As Christian exposes the secret, and then the secret-within-the-secret, everything leads back to his father, Henry. Geoffrey Rush loves vaudeville and clowning and draws on these traditions in some of his film roles, but he has a nice line in buttoned-up, conflicted middle-aged men too. It is a delight to see him act so minimally here by force of character it seems, rather than through grand speech or gesture. Henry is nothing but polite and considerate to the other characters. He is anxious to please and do the best for everyone, providing generous packages to the workers at the mill when it closes. Yet in the end, everything is his fault. It could also be said that nothing is his fault either. The action of the play unfolds with the inevitability of a Greek drama, as though it were all fated to happen.

Henry’s crimes and misdemeanours might be blamed on his sense of privilege, but secrets are not the prerogative of any social class. Adjusting other people’s view of the world, by what we say and do not say, is intrinsic to how we operate. Secrets great and small are part of the human condition. Exploring the consequences of this was Ibsen’s project, and is Simon Stone’s too in this new movie. It seeks to understand not to condemn.

While the men in the story are rendered helpless or crumble under the weight of the truth, it is the two main female characters who remain strong and decisive. Charlotte rushes into action to prevent the secret escaping, desperately trying to hold the hold the men together as they emotionally collapse. It is Hedvig, her fifteen year-old daughter though – as luminously played by Odessa Young – who is at the centre of the movie. She is the kind of girl you might have yearned to have as a friend at school: intelligent and conscientious, tomboyish and sexually adventurous with her boyfriend, always ready with smartass remarks yet warm, loving, and close to both her parents. When she, too, learns the secret, Hedvig’s reaction is the most mature of all the characters. By this time, though, her father has been reduced to a snivelling, angry mess, unable to respond. She then takes the decision which reverberates long after the closing credits.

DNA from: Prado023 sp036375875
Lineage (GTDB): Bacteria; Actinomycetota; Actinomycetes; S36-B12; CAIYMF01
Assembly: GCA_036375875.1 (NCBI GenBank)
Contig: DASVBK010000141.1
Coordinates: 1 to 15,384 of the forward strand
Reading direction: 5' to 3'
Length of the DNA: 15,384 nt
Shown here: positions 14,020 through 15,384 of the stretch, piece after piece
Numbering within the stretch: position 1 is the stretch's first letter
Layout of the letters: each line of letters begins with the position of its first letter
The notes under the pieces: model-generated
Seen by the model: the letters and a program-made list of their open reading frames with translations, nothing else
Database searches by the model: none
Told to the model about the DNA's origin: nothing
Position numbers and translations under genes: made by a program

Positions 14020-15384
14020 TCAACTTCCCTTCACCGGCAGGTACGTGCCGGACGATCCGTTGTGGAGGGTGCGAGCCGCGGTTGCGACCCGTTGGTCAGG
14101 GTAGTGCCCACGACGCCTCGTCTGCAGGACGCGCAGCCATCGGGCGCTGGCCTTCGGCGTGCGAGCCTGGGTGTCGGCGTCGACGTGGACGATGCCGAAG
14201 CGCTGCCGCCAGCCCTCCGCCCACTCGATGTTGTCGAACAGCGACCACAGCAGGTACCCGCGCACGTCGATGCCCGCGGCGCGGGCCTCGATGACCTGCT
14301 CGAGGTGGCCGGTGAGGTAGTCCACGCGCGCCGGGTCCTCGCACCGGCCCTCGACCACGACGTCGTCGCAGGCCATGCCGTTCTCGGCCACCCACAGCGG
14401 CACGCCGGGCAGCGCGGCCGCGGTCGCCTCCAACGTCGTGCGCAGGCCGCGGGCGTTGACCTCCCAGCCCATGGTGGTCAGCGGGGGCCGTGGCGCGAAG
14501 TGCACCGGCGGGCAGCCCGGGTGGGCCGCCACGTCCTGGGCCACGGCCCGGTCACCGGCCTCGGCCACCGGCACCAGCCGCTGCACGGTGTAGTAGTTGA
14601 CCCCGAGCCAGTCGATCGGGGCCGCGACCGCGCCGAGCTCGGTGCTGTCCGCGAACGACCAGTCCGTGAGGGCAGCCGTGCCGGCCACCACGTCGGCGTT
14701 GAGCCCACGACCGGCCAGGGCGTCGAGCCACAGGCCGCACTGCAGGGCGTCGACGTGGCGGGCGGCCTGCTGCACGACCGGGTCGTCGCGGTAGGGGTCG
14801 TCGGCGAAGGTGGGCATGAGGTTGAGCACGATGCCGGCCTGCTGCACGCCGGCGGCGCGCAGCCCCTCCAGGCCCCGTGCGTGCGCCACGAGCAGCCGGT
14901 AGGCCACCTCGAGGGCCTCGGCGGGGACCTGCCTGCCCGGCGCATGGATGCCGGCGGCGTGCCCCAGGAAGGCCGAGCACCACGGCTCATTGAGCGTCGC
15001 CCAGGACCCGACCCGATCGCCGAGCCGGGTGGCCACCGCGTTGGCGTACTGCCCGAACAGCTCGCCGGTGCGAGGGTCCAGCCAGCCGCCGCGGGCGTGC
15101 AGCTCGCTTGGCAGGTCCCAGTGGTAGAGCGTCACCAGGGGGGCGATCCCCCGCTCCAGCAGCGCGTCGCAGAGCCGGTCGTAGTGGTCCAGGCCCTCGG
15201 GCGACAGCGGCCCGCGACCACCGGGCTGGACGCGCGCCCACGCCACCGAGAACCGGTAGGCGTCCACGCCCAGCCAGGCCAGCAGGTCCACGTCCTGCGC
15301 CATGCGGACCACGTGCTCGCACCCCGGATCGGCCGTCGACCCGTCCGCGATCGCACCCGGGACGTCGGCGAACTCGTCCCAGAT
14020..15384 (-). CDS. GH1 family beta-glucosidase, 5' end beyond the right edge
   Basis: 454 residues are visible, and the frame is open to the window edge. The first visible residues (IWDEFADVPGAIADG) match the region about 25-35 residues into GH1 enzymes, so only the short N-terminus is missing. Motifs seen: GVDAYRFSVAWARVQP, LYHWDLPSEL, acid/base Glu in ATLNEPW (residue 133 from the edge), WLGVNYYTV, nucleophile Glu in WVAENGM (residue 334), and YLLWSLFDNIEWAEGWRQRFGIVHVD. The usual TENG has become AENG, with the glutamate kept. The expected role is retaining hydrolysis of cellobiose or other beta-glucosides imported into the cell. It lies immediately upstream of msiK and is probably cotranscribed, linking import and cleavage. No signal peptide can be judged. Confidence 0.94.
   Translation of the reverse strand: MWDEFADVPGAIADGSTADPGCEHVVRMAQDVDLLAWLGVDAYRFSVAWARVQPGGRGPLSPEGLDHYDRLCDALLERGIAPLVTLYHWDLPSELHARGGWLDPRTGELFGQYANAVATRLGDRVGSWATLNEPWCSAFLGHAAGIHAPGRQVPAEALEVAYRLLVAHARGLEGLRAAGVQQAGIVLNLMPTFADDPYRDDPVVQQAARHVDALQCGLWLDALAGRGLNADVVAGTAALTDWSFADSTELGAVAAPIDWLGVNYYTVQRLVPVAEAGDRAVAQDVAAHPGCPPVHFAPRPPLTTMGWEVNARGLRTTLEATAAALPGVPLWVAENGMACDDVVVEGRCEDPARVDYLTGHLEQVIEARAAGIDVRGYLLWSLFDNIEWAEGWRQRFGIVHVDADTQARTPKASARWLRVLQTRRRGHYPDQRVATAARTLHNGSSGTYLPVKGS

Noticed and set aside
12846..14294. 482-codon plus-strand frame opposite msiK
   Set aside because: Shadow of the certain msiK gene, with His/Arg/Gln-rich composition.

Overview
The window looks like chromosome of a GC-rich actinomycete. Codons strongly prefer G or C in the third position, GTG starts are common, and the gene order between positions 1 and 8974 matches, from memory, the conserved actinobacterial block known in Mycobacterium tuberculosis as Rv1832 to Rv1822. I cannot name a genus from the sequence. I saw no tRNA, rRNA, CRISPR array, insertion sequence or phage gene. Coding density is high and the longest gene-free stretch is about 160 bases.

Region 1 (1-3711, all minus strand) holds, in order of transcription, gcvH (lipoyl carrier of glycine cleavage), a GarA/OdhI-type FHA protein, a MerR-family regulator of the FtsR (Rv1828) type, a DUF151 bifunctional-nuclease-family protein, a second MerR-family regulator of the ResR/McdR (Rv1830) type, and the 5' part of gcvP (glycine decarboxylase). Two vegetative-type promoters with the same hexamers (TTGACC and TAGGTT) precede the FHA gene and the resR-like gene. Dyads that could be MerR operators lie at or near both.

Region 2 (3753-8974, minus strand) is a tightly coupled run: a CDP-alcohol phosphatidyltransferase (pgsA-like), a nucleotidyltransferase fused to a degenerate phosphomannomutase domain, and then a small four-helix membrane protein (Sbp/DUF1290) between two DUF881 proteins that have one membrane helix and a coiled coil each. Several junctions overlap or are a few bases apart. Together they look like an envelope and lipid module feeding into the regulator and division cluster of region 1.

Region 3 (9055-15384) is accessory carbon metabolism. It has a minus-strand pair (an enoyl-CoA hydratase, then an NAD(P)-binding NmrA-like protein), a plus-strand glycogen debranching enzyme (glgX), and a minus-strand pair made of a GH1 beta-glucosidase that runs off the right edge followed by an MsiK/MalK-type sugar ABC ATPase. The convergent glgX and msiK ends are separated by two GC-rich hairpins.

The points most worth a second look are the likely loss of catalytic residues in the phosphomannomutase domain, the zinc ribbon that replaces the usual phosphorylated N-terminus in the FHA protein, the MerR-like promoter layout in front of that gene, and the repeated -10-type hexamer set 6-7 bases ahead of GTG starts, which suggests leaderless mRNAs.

For his debut movie, Stone wisely ensured he had some of the best in the business on his team: Jan Chapman as a producer, Andrew Commis as cinematographer, and Veronika Jenet as editor, among others. His direction is assured and subtle, as in the slow, horrific exposure of Christian from fresh-faced prodigal to the demonic messenger he truly is, haunting the corridors and shadows of the great house where he grew up, and where actions first became secrets. Particularly impressive is the way Stone works with his actors to convey emotional intensity and meaning through scenes of quiet intensity, as when Hedvig silently watches from the school bus when her boyfriend packs up to leave town without having had the courage to tell her.

The Daughter is a masterly film.

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HelenHayward

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As babies we find out a lot about the world we are born into by deciding what we want to swallow and what we want to spit out – the good from the bad, the delicious from the gross. Before we have words we put the world in our mouth. We love things by chewing on them. Our likes and dislikes, what we want and what we don’t, are sucked on or spurned. Whatever we can grab we mouth. Or we’ll just stare at it, lying on our backs in a nappy.

On growing up we quickly become expert in what we don’t want – our No is nearly always more energetically defended than our Yes. Our whole world, as children, is reassuringly black and white. Either we embrace it or we keep at bay. What is bad is yuk, to be mistrusted and quickly gotten rid of. What we…